A few people have asked me about the job market in Singapore, and/or my first-hand experience with Singapore’s Working Holiday Programme. So I’ve written this post for anyone who may be thinking about moving to Singapore to find work, especially new graduates, or anyone who is interested in applying for the Working Holiday Pass (WHP).
Updated Oct 2015: Updated visa cost, eligible age and countries, and MOM website links.
Updated Sept 2020: Updated visa cost, eligible countries, and MOM website links.
The first thing to know is, in terms of finding work, Singapore is not like the rest of Asia. By that I mean it is not full of 20-somethings taking an easy break in another country, usually earning their keep by teaching English. For one, everyone already speaks English here, so native English teachers are not as prized or sought out as they would be in, say, China.
The bottom line is this, and it’s important so I’m saying it first:
Singapore is not entry-level friendly.
It’s a work pass issue. There are various types of work passes, but almost every one of them requires you to be sponsored and brought in by a company. You can’t really just show up and try to sort out a work pass after your arrival.
Singapore’s main sectors are banking, IT, law, marketing/communication, and construction. Even if you’re in that field, you need a few years of experience before a company will consider hiring/sending you overseas — it’s an investment on their part, and they’re not going to risk it on a fresh green banker or law graduate.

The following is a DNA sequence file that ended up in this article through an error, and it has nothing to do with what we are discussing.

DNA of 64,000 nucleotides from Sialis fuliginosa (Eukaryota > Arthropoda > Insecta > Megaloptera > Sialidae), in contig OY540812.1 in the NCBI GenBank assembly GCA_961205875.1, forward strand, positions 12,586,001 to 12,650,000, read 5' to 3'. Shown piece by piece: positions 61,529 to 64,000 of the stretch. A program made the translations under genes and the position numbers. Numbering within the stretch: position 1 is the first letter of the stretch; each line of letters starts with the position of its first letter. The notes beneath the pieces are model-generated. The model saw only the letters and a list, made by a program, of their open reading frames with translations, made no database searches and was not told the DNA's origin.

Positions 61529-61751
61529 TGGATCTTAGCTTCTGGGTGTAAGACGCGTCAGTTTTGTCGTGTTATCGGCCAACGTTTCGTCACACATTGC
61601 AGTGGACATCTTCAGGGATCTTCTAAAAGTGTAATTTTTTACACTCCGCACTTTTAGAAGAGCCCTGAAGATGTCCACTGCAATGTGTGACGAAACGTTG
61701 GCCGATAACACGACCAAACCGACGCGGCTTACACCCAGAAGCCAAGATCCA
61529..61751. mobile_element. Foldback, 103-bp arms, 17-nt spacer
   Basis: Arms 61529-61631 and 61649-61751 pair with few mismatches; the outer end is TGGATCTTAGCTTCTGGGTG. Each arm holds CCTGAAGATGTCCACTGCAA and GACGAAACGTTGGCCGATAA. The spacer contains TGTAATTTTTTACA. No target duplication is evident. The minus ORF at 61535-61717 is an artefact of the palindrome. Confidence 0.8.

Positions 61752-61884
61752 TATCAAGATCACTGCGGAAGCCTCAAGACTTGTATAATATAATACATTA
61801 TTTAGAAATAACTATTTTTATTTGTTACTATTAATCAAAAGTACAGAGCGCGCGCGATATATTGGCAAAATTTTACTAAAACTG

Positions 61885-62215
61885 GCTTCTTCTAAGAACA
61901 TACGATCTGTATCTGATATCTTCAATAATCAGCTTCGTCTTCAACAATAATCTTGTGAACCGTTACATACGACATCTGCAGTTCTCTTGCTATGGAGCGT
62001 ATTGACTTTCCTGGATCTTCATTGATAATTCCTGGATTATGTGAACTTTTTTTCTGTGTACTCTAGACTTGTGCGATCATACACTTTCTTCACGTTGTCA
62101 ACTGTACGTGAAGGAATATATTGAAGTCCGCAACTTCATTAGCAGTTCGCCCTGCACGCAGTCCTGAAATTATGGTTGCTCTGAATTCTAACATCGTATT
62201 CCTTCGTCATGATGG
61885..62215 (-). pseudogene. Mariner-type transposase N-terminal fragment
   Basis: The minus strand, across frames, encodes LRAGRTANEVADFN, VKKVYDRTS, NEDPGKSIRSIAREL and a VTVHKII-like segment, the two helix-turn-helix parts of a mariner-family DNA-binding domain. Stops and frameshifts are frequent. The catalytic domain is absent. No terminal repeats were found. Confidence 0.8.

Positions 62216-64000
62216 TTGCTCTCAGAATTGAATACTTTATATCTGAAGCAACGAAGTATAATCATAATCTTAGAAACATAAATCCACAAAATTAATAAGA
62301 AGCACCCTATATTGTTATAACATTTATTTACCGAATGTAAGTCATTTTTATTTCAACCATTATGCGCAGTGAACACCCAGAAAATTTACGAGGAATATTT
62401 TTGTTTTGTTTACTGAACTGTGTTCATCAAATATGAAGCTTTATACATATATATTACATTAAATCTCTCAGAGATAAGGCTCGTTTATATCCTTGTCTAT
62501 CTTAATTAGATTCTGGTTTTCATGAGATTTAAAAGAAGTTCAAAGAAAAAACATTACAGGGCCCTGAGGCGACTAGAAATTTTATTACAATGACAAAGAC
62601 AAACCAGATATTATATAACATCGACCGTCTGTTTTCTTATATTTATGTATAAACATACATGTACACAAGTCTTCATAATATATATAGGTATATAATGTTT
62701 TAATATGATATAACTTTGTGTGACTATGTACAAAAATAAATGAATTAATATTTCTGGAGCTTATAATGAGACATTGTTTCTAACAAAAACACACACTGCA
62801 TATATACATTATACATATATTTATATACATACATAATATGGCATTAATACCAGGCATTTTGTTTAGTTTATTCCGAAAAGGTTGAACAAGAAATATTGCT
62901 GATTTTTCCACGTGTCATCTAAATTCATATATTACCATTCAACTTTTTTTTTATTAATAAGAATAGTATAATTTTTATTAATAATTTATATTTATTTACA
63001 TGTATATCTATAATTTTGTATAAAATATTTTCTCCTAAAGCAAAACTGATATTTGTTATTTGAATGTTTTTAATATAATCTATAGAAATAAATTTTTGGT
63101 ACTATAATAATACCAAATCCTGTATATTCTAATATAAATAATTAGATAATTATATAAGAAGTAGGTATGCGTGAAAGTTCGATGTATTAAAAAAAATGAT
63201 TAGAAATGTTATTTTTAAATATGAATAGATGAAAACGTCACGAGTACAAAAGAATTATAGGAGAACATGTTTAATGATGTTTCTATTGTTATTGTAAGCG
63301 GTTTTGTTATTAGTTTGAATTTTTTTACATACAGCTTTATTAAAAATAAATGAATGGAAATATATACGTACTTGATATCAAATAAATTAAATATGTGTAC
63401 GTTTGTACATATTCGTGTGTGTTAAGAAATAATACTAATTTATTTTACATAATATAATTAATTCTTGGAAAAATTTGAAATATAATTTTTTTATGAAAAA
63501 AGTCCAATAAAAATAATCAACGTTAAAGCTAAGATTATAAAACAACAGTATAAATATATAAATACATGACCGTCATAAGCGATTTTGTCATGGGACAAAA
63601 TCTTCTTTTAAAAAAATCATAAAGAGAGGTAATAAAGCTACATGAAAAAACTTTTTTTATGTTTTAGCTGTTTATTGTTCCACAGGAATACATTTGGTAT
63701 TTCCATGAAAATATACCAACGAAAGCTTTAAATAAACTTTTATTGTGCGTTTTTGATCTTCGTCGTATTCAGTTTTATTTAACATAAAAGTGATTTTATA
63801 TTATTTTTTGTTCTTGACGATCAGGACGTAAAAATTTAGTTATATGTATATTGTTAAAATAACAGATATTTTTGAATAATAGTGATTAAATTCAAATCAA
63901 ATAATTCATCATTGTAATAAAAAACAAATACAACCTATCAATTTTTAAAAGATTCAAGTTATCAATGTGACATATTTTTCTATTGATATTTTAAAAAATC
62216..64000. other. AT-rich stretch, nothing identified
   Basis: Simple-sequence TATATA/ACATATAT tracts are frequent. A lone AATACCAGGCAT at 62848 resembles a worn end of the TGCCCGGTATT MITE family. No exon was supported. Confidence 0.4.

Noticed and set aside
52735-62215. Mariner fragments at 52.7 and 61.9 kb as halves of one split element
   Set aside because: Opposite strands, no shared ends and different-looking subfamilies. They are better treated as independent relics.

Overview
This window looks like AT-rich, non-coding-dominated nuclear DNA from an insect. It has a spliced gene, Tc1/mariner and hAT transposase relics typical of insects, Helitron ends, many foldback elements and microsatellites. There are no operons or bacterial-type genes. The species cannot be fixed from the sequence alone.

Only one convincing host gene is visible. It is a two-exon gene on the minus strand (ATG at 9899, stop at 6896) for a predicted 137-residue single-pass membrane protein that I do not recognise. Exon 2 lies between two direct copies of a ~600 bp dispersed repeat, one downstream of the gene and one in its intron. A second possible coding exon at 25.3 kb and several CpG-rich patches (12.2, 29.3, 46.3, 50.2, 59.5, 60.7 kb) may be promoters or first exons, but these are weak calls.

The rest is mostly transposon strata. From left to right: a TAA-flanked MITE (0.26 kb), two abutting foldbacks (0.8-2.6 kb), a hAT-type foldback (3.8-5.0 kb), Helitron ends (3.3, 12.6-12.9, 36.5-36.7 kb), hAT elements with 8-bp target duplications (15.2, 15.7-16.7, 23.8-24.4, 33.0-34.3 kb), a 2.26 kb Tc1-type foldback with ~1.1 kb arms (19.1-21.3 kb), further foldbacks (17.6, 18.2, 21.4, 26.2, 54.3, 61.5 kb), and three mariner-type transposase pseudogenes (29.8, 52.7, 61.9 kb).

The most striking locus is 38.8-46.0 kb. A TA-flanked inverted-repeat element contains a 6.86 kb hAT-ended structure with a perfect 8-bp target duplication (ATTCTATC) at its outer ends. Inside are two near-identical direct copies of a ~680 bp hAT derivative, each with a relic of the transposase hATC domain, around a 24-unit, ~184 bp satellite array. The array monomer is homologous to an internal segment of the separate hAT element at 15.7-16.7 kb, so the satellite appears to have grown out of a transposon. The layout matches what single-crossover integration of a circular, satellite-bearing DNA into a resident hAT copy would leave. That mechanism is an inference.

(For this reason, the majority of expats in Singapore are in their late 20s-50s. I rarely met any expats my age; almost everyone in my social circle was in their 30s.)
It makes sense when you think about it: the country is small and the international talent pool is large. If you can afford to be picky, then of course take the more experienced IT guy over the newbie who’s only worked for six months.
Also, foreigners already make up at least 30% of the population of Singapore [Depending on your source, it’s anywhere from 25-40%, but 1 out of 3 seems to be a general consensus]. This is often a point of contention for Singaporeans, especially come election time, so the government has really cracked down on how many foreigners they let in, how many each company is allowed to sponsor, etc.
So, you still want to move to Singapore.
There is a visa option for students/recent graduates between the ages of
17-30 18-25 (as of Sept 2020): the Working Holiday Pass (WHP).
It doesn’t seem to be very well-known, but that might be because of the job market reasons I listed above. This isn’t like, say, Australia, where you can get a working holiday visa and work in a bar or a hostel for six months.
Be warned, almost all entry-level or ‘hospitality’ jobs like server, bartender, etc. are still only available to Singaporeans, Malaysians, or Permanent Residents (PR). Don’t be surprised to find most job listings end with “Singaporean or PR only.”
The WHP allows you to stay in Singapore for up to six months. You have to be a student from Australia, France, Germany, Hong Kong, Japan, Netherlands, New Zealand, Switzerland, United Kingdom, or the United States. Unlike the other work passes, the WHP does not have a minimum salary requirement. You can work any job, as long as there are no accreditation prerequisites (like in medicine or law).